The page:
In honor of Season 5 of Breaking Bad, set for run in July, Inconsiderate Prick will be running a series of catch-up articles, featuring Craig Scholes and Shane England. If you’ve grown accustom to the back-and-forth wizardry of Wordy and Old Man on the Downton Abbey front, expect something similar, sans decorum. The breakdowns will start from the beginning, with the Season 1 banter to post late next week. If you haven’t joined the Breaking Bad party, or if the bandwagon never stopped by to pick you up, now is the time. Season 1 is only 7 episodes long; give it a whirl, and check back with us next week. Once the first 3 seasons have been rampaged, Season 4 will be recapped ep-by-ep weekly in prep for the ultimate, apocalyptic conclusion of Season 5. Enjoy a preview:
|Goodbye, Mr. Chips|
Stan Earnest: It has been said that it is troublesome to review episodic television plot point by plot point because the story lines have not yet been fulfilled. The counter to that would be that a show’s purpose is to entertain, and if certain plot points are not entertaining, albeit the payoff, it doesn’t make for good TV. With that cumbersome preface, I have seen every episode of Breaking Bad, and, in my eyes, there is no show that can compare with it. Every plot, every scene, every meandering chunk of pulp driftwood eventually ties itself together. Don’t blink. When an episode is paced in a slow burn, get the fingernails dirty searching for details, because something is about to blow up. Sometimes that something is human dignity, and that is what sets Breaking Bad apart from the standard fanfare. Can Mr. Chips really become Scarface? Time to find out.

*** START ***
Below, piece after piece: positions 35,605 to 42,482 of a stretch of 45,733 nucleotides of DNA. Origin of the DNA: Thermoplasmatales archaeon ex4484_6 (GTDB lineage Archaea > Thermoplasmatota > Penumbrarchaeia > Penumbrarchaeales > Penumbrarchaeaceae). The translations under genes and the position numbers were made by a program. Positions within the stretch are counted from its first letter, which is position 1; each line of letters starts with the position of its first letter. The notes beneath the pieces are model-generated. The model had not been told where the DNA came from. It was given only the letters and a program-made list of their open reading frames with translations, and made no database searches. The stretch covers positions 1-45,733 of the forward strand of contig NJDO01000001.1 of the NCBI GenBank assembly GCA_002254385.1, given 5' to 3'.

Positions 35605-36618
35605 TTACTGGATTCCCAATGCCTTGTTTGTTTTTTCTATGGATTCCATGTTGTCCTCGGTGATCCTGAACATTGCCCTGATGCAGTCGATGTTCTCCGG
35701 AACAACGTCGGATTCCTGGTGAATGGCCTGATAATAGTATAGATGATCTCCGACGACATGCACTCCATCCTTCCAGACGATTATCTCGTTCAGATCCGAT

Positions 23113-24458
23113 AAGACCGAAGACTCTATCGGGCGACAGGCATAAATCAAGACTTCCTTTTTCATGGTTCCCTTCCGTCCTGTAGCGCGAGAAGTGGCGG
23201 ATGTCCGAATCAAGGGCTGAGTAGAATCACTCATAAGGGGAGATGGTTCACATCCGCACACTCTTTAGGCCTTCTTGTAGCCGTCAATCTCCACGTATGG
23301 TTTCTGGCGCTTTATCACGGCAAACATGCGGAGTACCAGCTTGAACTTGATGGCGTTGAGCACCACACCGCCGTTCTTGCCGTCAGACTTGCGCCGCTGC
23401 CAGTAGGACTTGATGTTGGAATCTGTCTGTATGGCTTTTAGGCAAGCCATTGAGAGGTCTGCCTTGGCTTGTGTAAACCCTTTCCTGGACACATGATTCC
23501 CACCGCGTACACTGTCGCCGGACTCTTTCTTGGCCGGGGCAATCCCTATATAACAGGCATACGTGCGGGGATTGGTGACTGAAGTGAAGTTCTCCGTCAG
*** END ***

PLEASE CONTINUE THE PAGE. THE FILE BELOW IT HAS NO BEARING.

Craig Scholes: I too have seen every episode of this show, and I’m not sure if it is my favorite show of all time, but I do know that it damn sure is entertaining. It’s crazy how this show has managed to keep getting bananas-ier and yet not seem absolutely absurd. I had no idea who that Mr. Chips chap was, but boy is that a great question. Knowing what I know without spoiling anything, it’s definitely easy to see how a man backed into a corner who has made some questionable decisions driven by intense desperation could evolve into a super mega bad guy. This show is great, and I have no regrets watching it over. On a lighter note, it’s amazing how many scenes of television Bryan Cranston has done wearing nothing but tighty whiteys.